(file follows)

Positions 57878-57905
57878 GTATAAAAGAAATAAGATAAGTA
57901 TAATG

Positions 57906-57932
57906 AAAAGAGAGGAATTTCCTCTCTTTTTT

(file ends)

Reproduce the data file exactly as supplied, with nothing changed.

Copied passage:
Positions 57878-57905
57878 GTATAAAAGAAATAAGATAAGTA
57901 TAATG

Positions 57906-57932
57906 AAAAGAGAGGAATTTCCTCTCTTTTTT